To be perfectly honest, I can’t decide whether the recent interest in print is a nostalgic inclination, a flooring of the decline or something different, maybe even something new (1, 2, 3, 4, 5, 6, 7). Regardless, there is scope for different approaches to why and how to produce a newspaper.

Photo by Michelle Marshall
Photos by Michelle Marshall

We weren’t exactly surprised to see so much interest in the printed version of Contributoria because we intuitively believed people would like it in newspaper format, particularly if it was designed nicely. But the effect on the business has been more than just a nice-to-have.

First and most obvious is that people understand what we’re up to. The mental leap required for understanding community-powered journalism can be challenging even for people who are in the business. But it only takes one or two seconds to explain it when you can give someone the output of what we’re doing to hold in their hands.

They’re encourged to hear that our business model is about membership in a community, but that sometimes requires an explanation. When they see the newspaper they see quality journalism, and that’s something everyone understands.

Second, it buys credibility. New digital brands can take years to develop. And while we have a long way to go before Contributoria is established and mature people are surprised that we are only 6 months old with such a small team. But the Contributoria team is actually made up of several thousand people working together to create something, not just the handful with email addresses.  The newspaper helps to reflect that.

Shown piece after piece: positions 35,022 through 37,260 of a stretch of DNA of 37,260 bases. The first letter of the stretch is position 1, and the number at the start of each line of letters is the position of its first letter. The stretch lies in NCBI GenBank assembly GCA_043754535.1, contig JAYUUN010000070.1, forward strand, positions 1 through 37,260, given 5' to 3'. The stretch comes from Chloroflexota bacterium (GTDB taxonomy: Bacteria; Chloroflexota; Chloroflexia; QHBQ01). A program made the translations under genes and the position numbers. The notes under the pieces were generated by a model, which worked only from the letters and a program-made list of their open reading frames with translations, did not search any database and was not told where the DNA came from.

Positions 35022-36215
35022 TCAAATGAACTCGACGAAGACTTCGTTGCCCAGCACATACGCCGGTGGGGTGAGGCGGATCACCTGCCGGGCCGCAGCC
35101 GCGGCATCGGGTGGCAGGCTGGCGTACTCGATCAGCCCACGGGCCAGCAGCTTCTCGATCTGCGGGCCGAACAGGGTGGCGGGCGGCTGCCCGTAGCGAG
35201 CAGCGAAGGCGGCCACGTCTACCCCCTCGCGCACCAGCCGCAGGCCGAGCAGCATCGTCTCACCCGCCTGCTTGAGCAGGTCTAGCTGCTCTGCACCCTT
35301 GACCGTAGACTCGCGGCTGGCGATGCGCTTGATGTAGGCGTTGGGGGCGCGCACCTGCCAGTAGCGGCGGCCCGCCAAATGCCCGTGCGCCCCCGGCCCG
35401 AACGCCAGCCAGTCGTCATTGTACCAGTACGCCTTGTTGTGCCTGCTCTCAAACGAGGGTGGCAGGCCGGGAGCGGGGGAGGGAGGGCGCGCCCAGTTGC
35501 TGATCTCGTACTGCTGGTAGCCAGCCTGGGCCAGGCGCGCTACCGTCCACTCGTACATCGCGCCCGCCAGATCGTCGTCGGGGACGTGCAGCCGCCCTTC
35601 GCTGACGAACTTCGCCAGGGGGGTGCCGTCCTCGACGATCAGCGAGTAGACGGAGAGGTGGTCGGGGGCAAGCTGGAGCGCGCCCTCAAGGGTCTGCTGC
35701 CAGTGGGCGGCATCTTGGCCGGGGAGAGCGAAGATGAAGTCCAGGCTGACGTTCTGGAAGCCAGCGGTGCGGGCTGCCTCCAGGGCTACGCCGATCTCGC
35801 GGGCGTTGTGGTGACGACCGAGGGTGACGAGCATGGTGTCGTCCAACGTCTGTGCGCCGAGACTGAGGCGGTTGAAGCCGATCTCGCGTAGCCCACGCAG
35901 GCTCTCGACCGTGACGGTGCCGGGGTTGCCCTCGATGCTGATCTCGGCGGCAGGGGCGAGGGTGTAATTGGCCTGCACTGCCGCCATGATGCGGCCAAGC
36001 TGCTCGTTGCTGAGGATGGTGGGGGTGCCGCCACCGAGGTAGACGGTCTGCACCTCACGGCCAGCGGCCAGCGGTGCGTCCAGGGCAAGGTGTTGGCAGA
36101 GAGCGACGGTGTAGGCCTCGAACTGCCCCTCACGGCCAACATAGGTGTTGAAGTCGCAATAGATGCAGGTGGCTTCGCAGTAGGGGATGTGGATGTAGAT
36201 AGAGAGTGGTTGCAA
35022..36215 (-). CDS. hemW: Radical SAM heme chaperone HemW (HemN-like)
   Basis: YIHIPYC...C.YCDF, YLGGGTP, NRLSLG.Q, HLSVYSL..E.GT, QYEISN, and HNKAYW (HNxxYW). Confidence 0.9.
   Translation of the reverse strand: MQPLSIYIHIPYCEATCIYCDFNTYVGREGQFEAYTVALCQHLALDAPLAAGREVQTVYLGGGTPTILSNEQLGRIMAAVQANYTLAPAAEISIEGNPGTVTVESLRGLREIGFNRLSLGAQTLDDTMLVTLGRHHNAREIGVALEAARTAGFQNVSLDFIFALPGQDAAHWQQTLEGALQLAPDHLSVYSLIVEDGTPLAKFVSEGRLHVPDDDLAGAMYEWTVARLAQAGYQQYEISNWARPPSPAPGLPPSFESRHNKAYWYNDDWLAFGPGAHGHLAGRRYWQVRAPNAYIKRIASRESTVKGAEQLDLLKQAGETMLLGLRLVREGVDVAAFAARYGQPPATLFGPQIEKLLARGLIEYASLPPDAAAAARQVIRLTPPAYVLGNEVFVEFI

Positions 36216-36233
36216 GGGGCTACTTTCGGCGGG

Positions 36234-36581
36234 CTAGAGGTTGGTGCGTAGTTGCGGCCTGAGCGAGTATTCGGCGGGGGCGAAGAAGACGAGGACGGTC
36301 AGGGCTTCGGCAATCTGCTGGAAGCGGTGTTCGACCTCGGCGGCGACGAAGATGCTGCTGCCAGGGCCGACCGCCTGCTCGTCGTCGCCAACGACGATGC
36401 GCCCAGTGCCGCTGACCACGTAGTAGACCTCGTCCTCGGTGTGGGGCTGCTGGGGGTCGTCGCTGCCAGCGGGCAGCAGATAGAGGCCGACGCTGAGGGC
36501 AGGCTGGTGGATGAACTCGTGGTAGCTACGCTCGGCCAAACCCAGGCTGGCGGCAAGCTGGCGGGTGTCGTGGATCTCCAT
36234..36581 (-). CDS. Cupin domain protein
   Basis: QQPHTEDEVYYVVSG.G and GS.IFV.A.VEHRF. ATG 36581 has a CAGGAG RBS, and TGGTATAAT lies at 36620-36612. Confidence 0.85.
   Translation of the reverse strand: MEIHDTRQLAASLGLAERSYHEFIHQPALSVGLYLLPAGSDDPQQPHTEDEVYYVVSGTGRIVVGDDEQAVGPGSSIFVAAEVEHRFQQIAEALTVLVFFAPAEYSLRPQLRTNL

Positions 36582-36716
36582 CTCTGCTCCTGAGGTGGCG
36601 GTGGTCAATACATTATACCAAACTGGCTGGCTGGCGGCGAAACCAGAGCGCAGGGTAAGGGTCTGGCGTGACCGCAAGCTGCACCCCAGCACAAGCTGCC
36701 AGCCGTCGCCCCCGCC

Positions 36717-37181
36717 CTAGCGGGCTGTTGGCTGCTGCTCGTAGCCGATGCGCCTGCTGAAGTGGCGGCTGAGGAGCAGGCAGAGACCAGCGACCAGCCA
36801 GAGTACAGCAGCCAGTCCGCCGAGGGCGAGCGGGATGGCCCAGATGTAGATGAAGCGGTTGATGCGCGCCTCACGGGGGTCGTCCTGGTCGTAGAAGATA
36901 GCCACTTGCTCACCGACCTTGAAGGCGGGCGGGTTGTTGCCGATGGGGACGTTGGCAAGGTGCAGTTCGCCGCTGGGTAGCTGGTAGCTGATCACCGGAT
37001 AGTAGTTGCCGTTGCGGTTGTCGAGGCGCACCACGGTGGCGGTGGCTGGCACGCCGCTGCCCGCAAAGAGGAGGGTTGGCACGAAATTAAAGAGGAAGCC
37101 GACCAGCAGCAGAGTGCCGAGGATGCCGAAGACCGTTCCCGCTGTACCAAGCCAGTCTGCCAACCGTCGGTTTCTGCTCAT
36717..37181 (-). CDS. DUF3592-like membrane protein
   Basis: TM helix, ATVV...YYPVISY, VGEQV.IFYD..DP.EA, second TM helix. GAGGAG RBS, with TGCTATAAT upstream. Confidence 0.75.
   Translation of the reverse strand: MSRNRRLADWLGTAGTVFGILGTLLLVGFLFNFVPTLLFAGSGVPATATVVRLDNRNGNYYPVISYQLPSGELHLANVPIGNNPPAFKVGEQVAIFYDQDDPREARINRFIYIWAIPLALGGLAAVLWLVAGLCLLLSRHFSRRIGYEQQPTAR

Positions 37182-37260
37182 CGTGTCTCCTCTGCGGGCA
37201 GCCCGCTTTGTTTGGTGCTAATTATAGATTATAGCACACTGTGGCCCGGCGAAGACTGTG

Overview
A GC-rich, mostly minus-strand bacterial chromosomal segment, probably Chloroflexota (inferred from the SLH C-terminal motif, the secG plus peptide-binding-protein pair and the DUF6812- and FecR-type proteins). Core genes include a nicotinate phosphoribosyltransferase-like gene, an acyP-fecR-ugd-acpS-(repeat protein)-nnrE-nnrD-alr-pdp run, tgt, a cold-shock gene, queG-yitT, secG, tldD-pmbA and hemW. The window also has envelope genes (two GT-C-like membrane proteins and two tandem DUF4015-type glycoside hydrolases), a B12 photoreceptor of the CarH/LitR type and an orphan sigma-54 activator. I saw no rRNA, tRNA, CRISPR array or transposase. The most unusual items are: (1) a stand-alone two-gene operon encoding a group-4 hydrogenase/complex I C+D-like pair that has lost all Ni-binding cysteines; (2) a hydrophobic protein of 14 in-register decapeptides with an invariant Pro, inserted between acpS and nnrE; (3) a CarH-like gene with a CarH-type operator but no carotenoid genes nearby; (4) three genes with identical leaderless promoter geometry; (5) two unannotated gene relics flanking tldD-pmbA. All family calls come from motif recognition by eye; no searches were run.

Third and fourth, the marketing options are very compelling and the commercial opportunities have real potential. We can piggyback distribution off other channels, such as the Guardian newspaper (our parent company), and sponsors intuitively understand the value of being part of a print run.

Let’s be honest, though. That’s all justification. The real truth is that we just really like it.

When we have our monthly meeting I bring a stack of the latest issue and drop it on the table. The reaction from that heavy sound, seeing the beautiful covers layered on top of each other, the smell of ink on paper and then picking it up and turning the page is always, “Ooooohh. Nice!”

It’s very satisfying.  And the writers are always on top of us to get a copy out to them as fast as possible.

Until some sort of virtual reality can replace the sense of touch I think people will always value holding a product in their hands.

Again, I can’t say with any confidence that print has a bright future as a medium. The reports of print’s resurgence including newsstand sales increases at The Guardian, The Atlantic and others have to be viewed as interesting indicators but not promising trends.

In our case, I think people like what the Contributoria brand is starting to become, and print solidifies that.

More importantly, being part of the development of the final product draws people in. People feel a sense of ownership of the product having played a part in its existence whether that’s helping to fund it or to create it.

Is the reinvention needed by newspapers a democratization of their production? We’ll see.

But have no doubt that paper still captures people’s imaginations and will continue to do so as long as what’s printed on it is wonderful.